We have a cat that is 17 years old and she is pretty much at the stage where she will need to be put down. She basically sleeps most of the time, so I make it so comfortable for her, her food and litter trays are close and always clean etc. It is sad, but the thing that you really pointed out is to be present when the time comes as I know how animals can be scared in other people’s presence.

    Thanks for a great article Tim, even if it is highlighting something we don’t want to ever happen!
    Sharon

    1. You really are experiencing both ends of the spectrum with your pets. One youngster full of energy and vibrant fun and your elder statesman who is in his golden years. You are wonderful pet parents and they are lucky to share their lives with such a loving family. I know you that you can feel how grateful they are for your care and attention. Best regards…Tim

  20. Hello and Thanks for Writing this article, I want you to know that you put out alot of care about your dog’s well being at the end of their life. I want to tell you that I know exactly how this process goes, we had a female dog in our family, she was abused as a pup and was taken from the previous owner and we got her through the humane society.. Her name was Angel!

    She first took to us kids like chocolate on ice cream..feared Dad at first must of been the beatings she got before our home, she was awesome my best friend, I personally trained her, put a lot of effort in her growth and she loved cheese…lol..

    As time went on and we all moved out of the house Angel was always a staple in the family..always expected to be there, always waiting for us to show up, and probably missed us when we where gone… Unfortunately time creeps up on all of us and as well as Angel,,,, we had to go through a very rough time with her,,,, she wasn’t breathing through her snout,,,could hear here gasping…It was heart breaking.

    We had to do the right thing for her and let her go, the whole family went to see her go… all 5 of us… we were not the same people after Angel was gone… and I hope she is having a good time where ever she is. It is a very hard process to go through,,,,people can be selfish and not remember these living beings hurt as well.

    I thank you for posting this, having a kind heart when it comes to your pets is not seen very often, and we should all take a chapter out of the humanitarian side of life for our pet, because they were such a good part in many chapters of our lives.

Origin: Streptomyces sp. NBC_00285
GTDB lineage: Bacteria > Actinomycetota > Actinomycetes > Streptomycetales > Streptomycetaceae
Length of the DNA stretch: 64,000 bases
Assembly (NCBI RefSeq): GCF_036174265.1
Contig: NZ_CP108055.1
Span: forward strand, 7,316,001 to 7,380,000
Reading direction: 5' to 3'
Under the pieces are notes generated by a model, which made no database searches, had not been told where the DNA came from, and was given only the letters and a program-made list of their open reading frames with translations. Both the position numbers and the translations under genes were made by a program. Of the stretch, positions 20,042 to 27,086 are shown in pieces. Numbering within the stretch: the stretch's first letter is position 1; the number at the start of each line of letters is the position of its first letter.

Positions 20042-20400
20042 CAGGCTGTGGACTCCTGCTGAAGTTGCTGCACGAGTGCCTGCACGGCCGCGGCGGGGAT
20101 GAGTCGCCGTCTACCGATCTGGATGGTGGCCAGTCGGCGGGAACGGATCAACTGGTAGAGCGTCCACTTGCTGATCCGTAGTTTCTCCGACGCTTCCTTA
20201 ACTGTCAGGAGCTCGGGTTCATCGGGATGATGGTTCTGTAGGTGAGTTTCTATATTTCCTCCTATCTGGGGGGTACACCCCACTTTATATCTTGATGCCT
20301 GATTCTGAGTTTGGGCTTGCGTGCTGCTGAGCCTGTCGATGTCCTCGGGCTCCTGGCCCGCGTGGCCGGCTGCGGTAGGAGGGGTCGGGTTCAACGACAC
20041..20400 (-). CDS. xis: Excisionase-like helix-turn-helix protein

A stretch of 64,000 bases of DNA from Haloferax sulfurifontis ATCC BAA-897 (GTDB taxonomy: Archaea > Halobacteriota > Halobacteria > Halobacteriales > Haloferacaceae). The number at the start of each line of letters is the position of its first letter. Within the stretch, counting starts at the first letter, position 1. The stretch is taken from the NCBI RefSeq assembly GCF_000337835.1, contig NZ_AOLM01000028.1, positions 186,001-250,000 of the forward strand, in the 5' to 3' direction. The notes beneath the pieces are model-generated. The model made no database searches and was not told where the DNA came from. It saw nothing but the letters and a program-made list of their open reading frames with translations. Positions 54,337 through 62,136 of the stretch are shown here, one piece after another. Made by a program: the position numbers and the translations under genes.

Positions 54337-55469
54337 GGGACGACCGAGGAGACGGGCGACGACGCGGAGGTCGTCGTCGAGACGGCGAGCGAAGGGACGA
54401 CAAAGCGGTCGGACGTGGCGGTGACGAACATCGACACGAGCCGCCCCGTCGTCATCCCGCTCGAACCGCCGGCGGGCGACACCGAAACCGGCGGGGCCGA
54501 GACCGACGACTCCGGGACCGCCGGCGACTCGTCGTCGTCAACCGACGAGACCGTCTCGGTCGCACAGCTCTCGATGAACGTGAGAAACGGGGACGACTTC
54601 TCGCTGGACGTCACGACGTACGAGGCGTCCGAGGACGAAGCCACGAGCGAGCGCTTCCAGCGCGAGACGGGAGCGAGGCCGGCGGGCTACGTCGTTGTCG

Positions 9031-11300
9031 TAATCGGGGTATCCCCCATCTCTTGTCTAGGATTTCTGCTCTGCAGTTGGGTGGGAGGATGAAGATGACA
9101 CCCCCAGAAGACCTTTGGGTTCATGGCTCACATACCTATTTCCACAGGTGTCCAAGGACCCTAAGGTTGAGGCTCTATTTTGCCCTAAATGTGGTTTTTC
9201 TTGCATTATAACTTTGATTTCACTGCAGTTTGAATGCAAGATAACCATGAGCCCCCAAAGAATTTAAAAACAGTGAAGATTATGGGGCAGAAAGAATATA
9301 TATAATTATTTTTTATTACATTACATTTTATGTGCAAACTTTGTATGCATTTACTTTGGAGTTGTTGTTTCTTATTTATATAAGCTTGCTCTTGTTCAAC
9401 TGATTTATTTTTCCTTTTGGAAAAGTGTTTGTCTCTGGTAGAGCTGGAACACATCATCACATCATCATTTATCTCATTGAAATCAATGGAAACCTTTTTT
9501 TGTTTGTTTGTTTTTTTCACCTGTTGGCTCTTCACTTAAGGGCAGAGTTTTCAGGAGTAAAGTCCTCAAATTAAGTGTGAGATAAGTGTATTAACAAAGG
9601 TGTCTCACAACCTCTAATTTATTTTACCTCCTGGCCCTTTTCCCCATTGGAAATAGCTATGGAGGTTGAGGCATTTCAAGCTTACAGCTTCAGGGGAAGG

What was some of the names for your pets

    We had Angel, Mr.Cocoa, Sam, Misty, Puppy and Jake

    Thanks Again for your Article it is very genuine and heart felt

    1. Thank you so much for sharing your loving stories about Angel.  I can tell that you and your family brought her a lot of happiness and joy in her life.   When dogs come from a rough situation like she did before you got her…they are grateful and never forget what you did for them.   To them it’s like hitting the “dog lottery”!

      I think it’s funny how she liked cheese.  My dog Ellie loves apples.  One year when we went apple picking I brought home a whole bushel.  I had them in the sun room and was going to preserve them in a few days.  I forgot to shut the door and Ellie got in and had a snack.  She ate about 20 apples!  I thought for sure she would get sick and at least get diarrhea…but she was fine. 

      Some of the pets I’ve had to say goodbye to are Sam (the girl dog with a boys name), Mario, Bosco, Sylvester, Lady, Jack, and Specs.

      Thanks again for sharing and I’m so happy that you have such wonderful memories of Angel!

  21. This is a one sad heart touching article. And this is a reality that everyone must face. Being a part of a family for a longer than you can remember, the happiest moment that your pet bring to your life is of course the reason why it’s a hard to say goodbye. I’ll know someday I’ll be  going to experience this kind of situation, and  I’ll be in a better position to handle  this unfortunate moments by following the option that you shared.

    1. So true….these days come to us all.  For now love and enjoy life with your companion.  No need to worry about tomorrow…that will take care of itself and you’ll be ready.

  22. Oh I absolutely agree that the people should stay with the sweet pet right through to the end, even though it can be difficult for them, it will make it so much easier for the animal.  Our pets are like our children, and to lose one is absolutely devastating.  I am so happy you wrote this article, although I’m sure it wasn’t easy for you to do.  You have probably lost a beloved pet yourself, so I appreciate you having the heart to present this information so people know how to behave at the end.  Thank you and God Bless.

  23. This is a very challenging topic. As someone who works in the medical field, I am well aware of working with hospice care for humans. As for animals, I can see many similar veins. Hospice/palliative care is a challenging subject for many pet owners because it may feel like they’re “giving up”. Unfortunately, continuing unsuccessful medical treatment is often more painful and more for the owner than it is for the pet. As pet owners, our job is to make sure we take of our animals. From adoption until the end. I view this part (the end) as something just as important. Making sure our furry loved ones are comfortable and well taken care of is an important (and heartbreaking) part of pet ownership.